What’s the Deal with Vitamin Patches?

Known as "transdermal patches," these supplements are administered through a patch on your skin rather than orally. But do they work?

December 07, 2022

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Photo by: BSIP/Getty Images

BSIP/Getty Images

Administering substances through the skin is not revolutionary. (Nicotine patches used to help people quit smoking are probably some of the most common.) Medicinal patches allow for slower administration of certain medications without swallowing pills or liquids. Today, you can find vitamin patches everywhere! From online vendors to drug stores. Cute packaging and flashy designs (some are even customizable) promise to cure hangovers, ward off mosquitos, calm nerves, promote sleep and even enhance athletic performance. Many offer a cocktail of various B vitamins, vitamins D and C, zinc, herbs like echinacea and ashwagandha, and even and stimulants like caffeine — all in a wide range of reported dosages.

Many patches on the market have an adhesive backing and can be placed directly on clean skin. Theoretically, this would allow the nutrients embedded in the patch to transfer through your skin and into the blood stream. Some medicinal patches use a more sophisticated technology with tiny microneedles, which does impact their effectiveness.

Before tossing your entire vitamin cabinet, here’s what a nutritionist wants you to know about these new supplement patches.

Some Patches Work — but It’s Not Perfect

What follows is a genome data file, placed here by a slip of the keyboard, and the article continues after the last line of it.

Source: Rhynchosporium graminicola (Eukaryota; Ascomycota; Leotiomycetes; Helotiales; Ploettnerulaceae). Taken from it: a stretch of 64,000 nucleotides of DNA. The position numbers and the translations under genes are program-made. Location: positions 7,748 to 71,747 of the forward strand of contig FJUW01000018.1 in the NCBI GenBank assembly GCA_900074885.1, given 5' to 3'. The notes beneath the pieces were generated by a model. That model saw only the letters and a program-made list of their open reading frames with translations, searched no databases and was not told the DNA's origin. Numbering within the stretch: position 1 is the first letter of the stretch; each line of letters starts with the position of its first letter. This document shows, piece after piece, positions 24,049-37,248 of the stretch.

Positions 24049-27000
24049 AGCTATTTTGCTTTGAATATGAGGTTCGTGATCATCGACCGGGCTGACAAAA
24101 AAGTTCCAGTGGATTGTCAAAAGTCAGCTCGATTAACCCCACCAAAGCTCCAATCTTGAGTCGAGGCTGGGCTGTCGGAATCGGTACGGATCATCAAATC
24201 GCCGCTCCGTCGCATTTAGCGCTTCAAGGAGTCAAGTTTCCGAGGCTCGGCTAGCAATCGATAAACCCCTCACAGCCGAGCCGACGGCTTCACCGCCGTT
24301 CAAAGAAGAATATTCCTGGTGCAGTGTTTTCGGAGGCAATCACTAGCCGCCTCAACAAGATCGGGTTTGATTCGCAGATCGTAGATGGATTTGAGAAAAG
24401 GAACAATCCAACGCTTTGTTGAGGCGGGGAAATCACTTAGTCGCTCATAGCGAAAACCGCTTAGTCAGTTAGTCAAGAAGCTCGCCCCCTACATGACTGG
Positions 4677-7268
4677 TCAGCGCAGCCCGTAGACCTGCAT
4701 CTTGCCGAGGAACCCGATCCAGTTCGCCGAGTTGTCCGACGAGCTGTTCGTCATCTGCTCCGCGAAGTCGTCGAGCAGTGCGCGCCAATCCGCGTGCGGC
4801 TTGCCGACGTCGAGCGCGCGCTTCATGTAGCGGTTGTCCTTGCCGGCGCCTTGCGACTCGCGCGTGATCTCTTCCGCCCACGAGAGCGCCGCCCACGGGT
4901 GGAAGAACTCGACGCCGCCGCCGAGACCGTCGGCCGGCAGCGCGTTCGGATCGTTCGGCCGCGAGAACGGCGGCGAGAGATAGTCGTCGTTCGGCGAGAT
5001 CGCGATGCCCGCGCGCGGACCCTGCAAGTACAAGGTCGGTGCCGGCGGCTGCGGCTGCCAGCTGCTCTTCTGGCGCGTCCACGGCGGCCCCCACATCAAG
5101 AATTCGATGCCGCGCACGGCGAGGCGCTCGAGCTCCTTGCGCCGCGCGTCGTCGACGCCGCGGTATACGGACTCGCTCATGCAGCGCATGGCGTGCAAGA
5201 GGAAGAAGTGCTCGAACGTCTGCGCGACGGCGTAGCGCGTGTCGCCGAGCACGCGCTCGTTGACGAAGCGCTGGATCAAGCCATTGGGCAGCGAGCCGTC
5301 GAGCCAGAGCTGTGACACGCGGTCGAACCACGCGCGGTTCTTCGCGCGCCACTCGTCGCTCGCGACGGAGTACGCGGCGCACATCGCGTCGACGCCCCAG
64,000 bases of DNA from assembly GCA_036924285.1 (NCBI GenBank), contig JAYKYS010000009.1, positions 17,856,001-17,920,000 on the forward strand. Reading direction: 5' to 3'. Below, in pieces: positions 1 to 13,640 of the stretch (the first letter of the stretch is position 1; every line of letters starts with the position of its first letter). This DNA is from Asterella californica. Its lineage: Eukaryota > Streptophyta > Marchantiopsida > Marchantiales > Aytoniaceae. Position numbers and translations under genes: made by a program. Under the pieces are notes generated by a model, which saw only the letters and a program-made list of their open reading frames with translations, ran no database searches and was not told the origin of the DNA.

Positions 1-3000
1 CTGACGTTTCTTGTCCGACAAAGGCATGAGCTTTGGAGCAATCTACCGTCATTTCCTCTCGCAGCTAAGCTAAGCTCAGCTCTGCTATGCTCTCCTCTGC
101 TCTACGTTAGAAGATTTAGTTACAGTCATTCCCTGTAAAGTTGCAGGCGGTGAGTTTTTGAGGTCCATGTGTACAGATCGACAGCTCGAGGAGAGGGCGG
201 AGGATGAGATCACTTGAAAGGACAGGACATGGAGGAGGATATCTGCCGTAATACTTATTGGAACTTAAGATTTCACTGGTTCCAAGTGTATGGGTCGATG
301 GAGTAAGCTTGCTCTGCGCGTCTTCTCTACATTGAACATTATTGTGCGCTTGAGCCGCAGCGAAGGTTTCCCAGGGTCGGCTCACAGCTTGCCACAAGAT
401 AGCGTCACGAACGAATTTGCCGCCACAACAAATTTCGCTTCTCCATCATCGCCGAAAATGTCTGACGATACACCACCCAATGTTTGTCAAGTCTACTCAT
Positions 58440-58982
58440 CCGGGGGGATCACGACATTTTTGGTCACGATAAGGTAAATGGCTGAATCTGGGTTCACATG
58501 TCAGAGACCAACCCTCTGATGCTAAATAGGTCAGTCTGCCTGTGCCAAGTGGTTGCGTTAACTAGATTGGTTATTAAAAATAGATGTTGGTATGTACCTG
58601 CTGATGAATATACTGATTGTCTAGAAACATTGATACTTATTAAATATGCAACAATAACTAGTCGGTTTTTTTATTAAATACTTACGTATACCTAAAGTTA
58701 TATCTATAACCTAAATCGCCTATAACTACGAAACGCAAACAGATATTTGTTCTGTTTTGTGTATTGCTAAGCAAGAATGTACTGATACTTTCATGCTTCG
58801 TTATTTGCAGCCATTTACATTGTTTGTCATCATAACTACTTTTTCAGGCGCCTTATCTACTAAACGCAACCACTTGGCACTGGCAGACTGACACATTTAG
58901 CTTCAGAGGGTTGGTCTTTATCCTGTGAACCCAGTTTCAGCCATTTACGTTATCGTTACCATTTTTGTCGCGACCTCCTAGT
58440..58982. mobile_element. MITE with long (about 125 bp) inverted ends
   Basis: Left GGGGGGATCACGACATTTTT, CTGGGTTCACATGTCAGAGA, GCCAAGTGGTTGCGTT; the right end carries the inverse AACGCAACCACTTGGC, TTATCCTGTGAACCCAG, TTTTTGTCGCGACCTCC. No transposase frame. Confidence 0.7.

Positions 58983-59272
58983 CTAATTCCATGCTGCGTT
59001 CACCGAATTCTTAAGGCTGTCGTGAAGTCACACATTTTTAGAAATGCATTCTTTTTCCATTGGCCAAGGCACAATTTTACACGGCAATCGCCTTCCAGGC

There is shockingly little research on transdermal patches administering micronutrients.

According to a study published in 2019, a small number of gastric bypass patients were given supplemental vitamins in pills or patches. Subjects in the patch group exhibited significantly lower values of vitamins D, B1 and B12 than those taking pills.

Another study concluded that 8 weeks of vitamin D patch usage did improve vitamin D status and was safe, only potentially causing minor skin irritation. Researchers of this also noted that larger scale studies are needed.

According to a review, some micronutrients can’t be administrated via transdermal patch. Researchers also concluded patches can offer advantages including convenience and reduced risk of stomach upset. They also point out disadvantages, including skin irritations, increased cost and barriers to effectiveness from skin oil or hair.

There Are Some Risks Using Vitamin Patches

While the application of a patch is relatively simple, the National Capital Poison Control warns there are still risks of overdose or improper administration . Many companies encourage consumers to mix and match products and make no mention of potential side effects or possible medication interactions. These patches also lack proper FDA approval or testing to ensure safety or efficacy.

Bottom Line: Delivery of nutrients via skin patches may be trendy, but a lot more research is needed before you can assume they are safe or effective.

Dana Angelo White, MS, RD, ATC, is a registered dietitian, certified athletic trainer and owner of Dana White Nutrition, Inc., which specializes in culinary and sports nutrition.

*This article was written and/or reviewed by an independent registered dietitian nutritionist.

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